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President Obama departed China today after quite a productive two days. The major accomplishments on the climate front were the series of agreements signed yesterday. While expectations for Copenhagen have been somewhat lowered – towards a “political” deal rather than completing all the work needed for the full-scale treaty – both Obama and Hu indicated they were working to get to a good deal.
Obama’s China Trip: US-China Joint Statement, Clean Energy Projects, and Environmental Capacity-Building MOUPosted by Deborah Seligsohn on Nov 17, 2009
President Obama and his team look like they’ve had a productive day in Beijing, even if Press Secretary Robert Gibbs had to remind the media that the Obama team was not expecting “that the waters would part and everything would change over our almost two-and-a-half day trip to China.” The just-released U.S.-China Joint Statement is almost encyclopedic in its coverage of the challenges facing these two world leaders, with commitments to work together more closely on them.
The White House
Office of the Press Secretary
FOR IMMEDIATE RELEASE
November 17, 2009
At the invitation of President Hu Jintao of the People’s Republic of China, President Barack Obama of the United States of America is paying a state visit to China from November 15–18, 2009. The Presidents held in-depth, productive and candid discussions on U.S.-China relations and other issues of mutual interest.
As Asia looks forward to President Obama’s trip, China is seeing important clean energy projects on an almost daily basis. Not only do we expect new projects from the President’s trip, but the Asian Development Bank launched a new carbon capture and storage project, and China is looking to buy U.S. solar panels for a new solar base.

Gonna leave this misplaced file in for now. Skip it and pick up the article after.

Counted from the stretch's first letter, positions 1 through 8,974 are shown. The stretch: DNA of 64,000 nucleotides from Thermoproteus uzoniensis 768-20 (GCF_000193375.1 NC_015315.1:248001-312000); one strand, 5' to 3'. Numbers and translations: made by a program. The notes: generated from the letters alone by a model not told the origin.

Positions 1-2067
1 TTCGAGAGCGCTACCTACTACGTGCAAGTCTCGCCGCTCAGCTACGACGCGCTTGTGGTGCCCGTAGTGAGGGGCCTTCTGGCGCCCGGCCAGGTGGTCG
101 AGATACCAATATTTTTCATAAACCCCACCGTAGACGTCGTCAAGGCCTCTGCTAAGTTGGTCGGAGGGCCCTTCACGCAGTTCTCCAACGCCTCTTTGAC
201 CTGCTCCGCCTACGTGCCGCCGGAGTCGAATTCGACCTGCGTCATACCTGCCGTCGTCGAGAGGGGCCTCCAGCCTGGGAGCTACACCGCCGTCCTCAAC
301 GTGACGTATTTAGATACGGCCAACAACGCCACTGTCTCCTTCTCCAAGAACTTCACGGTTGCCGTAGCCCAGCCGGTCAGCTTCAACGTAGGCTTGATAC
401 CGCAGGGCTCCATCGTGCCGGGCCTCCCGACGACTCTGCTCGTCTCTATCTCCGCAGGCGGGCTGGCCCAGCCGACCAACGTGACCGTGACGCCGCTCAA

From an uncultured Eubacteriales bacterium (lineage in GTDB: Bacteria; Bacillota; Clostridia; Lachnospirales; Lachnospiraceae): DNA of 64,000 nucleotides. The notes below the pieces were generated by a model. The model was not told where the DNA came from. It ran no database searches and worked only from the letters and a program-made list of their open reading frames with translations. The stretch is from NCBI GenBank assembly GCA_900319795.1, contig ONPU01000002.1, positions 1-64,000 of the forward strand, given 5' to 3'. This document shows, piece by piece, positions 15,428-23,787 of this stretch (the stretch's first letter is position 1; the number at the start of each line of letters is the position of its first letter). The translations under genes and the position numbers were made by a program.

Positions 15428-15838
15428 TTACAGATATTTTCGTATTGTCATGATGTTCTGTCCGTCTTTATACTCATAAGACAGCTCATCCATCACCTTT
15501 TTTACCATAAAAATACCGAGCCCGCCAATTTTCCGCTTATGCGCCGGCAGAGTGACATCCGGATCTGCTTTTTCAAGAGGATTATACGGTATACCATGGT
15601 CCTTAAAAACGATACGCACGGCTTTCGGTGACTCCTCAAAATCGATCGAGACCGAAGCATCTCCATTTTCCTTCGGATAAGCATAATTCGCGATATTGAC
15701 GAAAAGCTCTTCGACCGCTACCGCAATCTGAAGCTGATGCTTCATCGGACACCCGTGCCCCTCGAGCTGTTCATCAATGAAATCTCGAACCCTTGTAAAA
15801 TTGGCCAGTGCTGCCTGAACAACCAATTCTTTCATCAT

With President Obama’s arrival in Asia just days away, the Chinese press is being upbeat but offering little specific on expectations.
The ChinaFAQs website serves as a portal to content and experts on China climate and energy issues. Information on www.ChinaFAQs.org is organized by issue area, allowing users to both quickly find information to answer specific questions and to easily browse a variety of topics.
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Within each issue area, users will find one or more fact sheets that draw upon the research and analysis of U.S.-based experts, as well as related data, graphics, news articles, expert commentary, and other content.
We’ve added more than 15 fact sheets on various topics related to China climate and energy information, including:
- ChinaFAQs: Competitiveness and Climate
- ChinaFAQs: Will China Be Able to Enforce Its Energy and Climate Policy Goals?
- ChinaFAQs: A Quest to Curb Coal Use
- ChinaFAQs: Renewable Energy In China - An Overview
The big news this past weekend was more about the weather than the climate. While the week began with lots of news about Chinese climate discussions with a number of key partners, as well as key U.S. China trade talks, by the weekend, the main talk of Beijing was astonishingly early snow.
Beijing, which generally has little precipitation in the winter, and rarely before December, saw a snowstorm start October 31 and build up through much of November 1. Beijingers were then surprised to learn that, in fact, the snow was seeded by the local meteorological bureau, which had hoped for rain and had not predicted the unseasonably cold temperatures. The Daily Mail has some great pictures of the storm here.